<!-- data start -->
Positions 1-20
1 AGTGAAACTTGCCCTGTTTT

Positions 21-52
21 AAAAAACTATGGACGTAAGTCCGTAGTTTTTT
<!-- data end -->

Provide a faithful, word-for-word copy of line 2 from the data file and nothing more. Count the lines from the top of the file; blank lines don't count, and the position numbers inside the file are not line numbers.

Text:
1 AGTGAAACTTGCCCTGTTTT